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Aliah University to Allow Suspended Students to Pursue Courses

Kolkata: Considering the effect that suspension and expulsion could have on the academic career of the five expelled and nine suspended students of Aliah University, the executive council decided to give the students another chance to complete their academic courses. The suspended students can pursue their classes from July 2019, while the expelled students can only do so after the completion of one year, which is in September 2019,

During the press conference, vice-chancellor Md Ali said, “The expelled and suspended students had written to the University authority seeking forgiveness. They also requested that they be allowed to appear for the examination and complete their academic course. Following which they have been on a hunger strike since April 2. The members and academicians who were present during the urgent executive meeting were of the opinion that as the students of the university mostly come from an economically weak background, they could be allowed to appear for the examination and pursue their present course.”

However, he maintained that the students were repeat offenders, who have been excused on previous occasion, so the Council has imposed some restrictions along with some conditions like the expelled and suspended students submitting an affidavit from the High Court stating that would maintain discipline and not indulge in any form of violence within the university campus or disrupt academic activities.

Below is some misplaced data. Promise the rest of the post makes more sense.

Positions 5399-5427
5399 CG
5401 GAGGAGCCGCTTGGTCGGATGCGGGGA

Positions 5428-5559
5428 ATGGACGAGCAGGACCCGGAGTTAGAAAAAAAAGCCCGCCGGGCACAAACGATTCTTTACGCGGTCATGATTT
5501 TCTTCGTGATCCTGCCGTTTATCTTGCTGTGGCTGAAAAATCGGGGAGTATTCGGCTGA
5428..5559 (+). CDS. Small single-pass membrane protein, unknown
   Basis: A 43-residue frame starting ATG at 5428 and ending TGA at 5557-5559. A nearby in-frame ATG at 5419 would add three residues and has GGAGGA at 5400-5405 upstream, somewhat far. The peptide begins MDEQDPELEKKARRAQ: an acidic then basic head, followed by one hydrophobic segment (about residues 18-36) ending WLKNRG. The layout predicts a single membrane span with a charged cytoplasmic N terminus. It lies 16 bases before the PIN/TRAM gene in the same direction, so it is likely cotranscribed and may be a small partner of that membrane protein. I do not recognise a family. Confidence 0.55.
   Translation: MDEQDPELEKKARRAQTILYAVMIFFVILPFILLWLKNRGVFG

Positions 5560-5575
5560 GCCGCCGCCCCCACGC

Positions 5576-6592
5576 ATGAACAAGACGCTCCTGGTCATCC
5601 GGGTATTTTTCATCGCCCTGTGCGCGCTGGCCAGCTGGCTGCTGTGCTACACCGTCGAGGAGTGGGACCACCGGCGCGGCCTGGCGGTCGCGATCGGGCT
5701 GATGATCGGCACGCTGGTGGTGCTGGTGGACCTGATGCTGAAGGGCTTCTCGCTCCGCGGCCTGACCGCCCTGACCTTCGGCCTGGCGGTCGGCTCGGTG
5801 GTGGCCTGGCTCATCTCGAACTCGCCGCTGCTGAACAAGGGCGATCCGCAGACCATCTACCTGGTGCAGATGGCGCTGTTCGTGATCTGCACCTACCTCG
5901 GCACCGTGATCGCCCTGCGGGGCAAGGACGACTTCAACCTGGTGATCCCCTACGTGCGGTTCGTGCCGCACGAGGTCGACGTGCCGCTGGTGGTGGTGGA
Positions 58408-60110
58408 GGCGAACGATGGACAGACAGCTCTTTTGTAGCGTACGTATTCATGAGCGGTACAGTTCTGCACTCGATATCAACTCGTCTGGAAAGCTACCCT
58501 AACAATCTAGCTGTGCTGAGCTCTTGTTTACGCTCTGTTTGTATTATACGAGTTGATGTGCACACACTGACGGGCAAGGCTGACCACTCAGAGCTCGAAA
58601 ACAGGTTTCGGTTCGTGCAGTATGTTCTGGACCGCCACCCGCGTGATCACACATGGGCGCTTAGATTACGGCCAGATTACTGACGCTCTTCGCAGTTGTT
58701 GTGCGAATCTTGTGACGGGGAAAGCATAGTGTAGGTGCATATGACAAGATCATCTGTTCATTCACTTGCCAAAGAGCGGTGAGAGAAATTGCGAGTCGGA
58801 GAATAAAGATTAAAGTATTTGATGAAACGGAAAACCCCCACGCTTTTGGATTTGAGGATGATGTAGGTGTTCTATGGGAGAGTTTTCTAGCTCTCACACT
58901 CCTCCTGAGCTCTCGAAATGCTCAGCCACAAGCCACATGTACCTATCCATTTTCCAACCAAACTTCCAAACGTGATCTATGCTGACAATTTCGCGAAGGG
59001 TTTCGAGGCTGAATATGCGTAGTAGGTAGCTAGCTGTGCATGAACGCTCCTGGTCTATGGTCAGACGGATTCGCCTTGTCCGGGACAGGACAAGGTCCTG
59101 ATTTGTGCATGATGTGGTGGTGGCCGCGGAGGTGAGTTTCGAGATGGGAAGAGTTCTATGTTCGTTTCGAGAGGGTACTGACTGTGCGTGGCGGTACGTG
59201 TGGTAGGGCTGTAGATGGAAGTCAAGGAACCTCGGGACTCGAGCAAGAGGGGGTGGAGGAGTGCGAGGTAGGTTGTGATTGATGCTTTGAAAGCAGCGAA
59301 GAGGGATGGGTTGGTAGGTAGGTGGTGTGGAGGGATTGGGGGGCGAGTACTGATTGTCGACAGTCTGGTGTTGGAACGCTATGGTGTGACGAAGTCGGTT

Aliah University students kolkata minority
VC of Aliah University Md Ali addressing media persons about the hunger strike taken place in the university

Ali further requested the students to end their hunger strike and to concentrate on their education. And he added, “The expelled and suspended students will not get admission in the University for any other academic course as they are repeat offenders and have a poor academic record. Some of the students have as many as 21 supplementary papers to clear.”

But, the students who are on hunger strike, when contacted by eNewsroom, stressed that they were not keen on ending their protest. “We are minority students and if we won’t get admission in a minority University, then where will we go?” questioned Rakesh Sarkar one of the expelled students. On being asked about being a repeat offender and of having assaulted students and some quest faculty, he claimed to be a first-time offender and further accused the university of trying to blacklist them.

Meanwhile, one of the victims – Mansur Habibullah, a third-year Chemistry Honours student said, “We accept the University decision. But we would have been happy if they had not been allowed to enter the university premises. They all are repeat offenders and trouble makers. We are not making mere allegations, them assaulting me and other seniors who stood up against them trying to take complete control of the university mess to make extra money. The hunger strike is a way of making a comeback to the university and to gain control once again.”

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